Author: Jasmine Wakeel, Campaigns Co-Ordinator, Ireland, The ONE Campaign
As the European Parliament settles into a new term, it has already had considerable concerns to contend with – from debating polarising current issues to negotiating key legislative matters.
It is crucial then, to consider the impact the new composition of the Parliament, policy focuses and financial matters might have on development and humanitarian assistance.
The composition of the new European Parliament
Predictions of nationalist and populist forces leading failed to materialise in the results of the European Parliament elections in May. The so-called “Green Wave”, which at first appeared dramatic, was later noted as a phenomenon restricted for the most part to Western Europe.
One thing that’s certain is that the Parliament is more fragmented than in past parliamentary terms, with the previously dominant European People’s Party (EPP) maintaining their position as the biggest grouping but seeing their proportion of seats vastly reduced. Although nationalist MEPs will not have the numbers in the European Parliament to form a blocking minority to prevent the Parliament from passing progressive legislation, newer and smaller parties gained support in the elections.
The new Parliament is also an untested one, with nearly two thirds of those elected in 2019 not having held seats before and with emerging regroupings, such as Renew Europe. From here on, compromising and forging coalitions will become more crucial and more difficult than ever before.
Climate is now firmly on the radar of the EU with activists like Greta Thunberg having made an impassioned plea to the last Parliament and the rise in Green MEP numbers. The increase in Green and liberal members could also precipitate a rise in support for action on numerous pressing international issues beyond the global climate emergency. From an international development perspective, will be important to ensure attention is not diverted towards climate-related policy change at the cost of maintaining or building funding and support in other areas that address the root causes of poverty.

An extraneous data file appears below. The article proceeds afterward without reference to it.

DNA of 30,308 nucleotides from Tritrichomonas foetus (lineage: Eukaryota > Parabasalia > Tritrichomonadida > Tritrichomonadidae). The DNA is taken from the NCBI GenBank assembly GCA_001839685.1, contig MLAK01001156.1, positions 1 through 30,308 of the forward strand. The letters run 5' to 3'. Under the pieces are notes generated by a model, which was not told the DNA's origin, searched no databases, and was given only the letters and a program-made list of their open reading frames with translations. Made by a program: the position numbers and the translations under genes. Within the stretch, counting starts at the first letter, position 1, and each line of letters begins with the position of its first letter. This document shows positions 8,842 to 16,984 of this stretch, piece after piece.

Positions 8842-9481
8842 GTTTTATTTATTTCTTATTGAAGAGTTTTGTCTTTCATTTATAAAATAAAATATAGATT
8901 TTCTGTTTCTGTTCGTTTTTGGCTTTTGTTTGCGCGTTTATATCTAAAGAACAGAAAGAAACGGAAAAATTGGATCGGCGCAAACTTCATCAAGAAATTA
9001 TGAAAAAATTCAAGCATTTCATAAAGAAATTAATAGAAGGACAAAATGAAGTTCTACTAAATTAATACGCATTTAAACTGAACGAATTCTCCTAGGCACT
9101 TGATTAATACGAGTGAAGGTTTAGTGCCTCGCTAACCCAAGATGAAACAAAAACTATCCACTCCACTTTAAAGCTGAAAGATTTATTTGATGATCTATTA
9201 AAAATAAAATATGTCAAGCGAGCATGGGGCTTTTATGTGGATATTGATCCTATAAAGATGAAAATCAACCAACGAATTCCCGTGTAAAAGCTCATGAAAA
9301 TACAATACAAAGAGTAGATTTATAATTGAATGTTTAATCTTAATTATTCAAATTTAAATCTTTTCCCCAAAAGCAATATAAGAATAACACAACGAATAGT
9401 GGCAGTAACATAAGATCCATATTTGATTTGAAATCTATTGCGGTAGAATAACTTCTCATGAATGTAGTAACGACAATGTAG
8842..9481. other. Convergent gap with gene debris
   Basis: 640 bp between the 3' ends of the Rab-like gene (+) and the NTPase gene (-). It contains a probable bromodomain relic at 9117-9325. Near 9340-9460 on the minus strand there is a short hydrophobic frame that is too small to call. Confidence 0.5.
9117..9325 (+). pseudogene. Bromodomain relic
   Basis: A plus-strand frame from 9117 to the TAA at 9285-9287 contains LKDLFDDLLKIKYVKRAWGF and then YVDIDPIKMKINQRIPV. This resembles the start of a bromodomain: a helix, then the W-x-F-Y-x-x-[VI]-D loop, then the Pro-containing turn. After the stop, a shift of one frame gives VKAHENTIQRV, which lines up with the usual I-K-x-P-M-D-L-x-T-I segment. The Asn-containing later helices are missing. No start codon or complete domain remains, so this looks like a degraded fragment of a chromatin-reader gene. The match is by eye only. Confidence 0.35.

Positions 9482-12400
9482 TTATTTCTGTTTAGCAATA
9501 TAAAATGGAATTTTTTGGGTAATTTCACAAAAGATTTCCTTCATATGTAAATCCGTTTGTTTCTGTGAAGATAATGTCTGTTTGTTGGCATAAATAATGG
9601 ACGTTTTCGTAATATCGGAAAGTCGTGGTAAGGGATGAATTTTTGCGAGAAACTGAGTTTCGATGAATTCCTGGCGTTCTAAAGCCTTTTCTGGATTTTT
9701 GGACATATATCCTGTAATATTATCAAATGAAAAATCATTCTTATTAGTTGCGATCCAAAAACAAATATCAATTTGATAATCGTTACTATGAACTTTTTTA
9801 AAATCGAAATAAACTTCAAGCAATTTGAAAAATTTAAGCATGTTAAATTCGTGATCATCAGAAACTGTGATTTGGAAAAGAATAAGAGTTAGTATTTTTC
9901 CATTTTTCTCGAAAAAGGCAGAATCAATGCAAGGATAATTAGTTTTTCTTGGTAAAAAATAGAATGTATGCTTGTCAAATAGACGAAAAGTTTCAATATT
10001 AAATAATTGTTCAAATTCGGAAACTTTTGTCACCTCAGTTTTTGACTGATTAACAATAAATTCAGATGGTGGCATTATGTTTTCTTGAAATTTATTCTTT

Changes in leadership/’top jobs’
It is very possible that we will see action on the climate emergency amongst the issues at the top of the next Commission President’s agenda, Ursula von der Leyen, the first woman to be elected to this position. In her speech to the Parliament ahead of voting commencing the new Commission President committed if elected to, “refocus our European Semester to make sure we stay on track with our Sustainable Development Goals (SDGs).” This may prove more challenging than expected as not all European parties are as keen on having the SDGs central to European policy.
Linking with the point above, if the EU is to continue its role as a world leader, the SDGs must form a crucial part of the decision making on the direction of the next long term EU budget (also known as the Multiannual Financial Framework (MFF) 2021-2027) which is currently being negotiated by the European Commission, with input from the European Parliament. Alongside a new budgetary approach to the MFF, development money being turned towards migration is not off the table and this should be carefully monitored by the sector.
At this early stage, it seems unlikely that this new and fragmented Parliament will negatively impact support for international development and humanitarian aid, especially as the EU is the world’s leading humanitarian aid donor. It is however difficult to predict with any certainty what will come to pass as we head into the 10 year countdown to achieve the SDGs.
The opinions expressed in this blog are the author's own and do not necessarily reflect the views of Dóchas.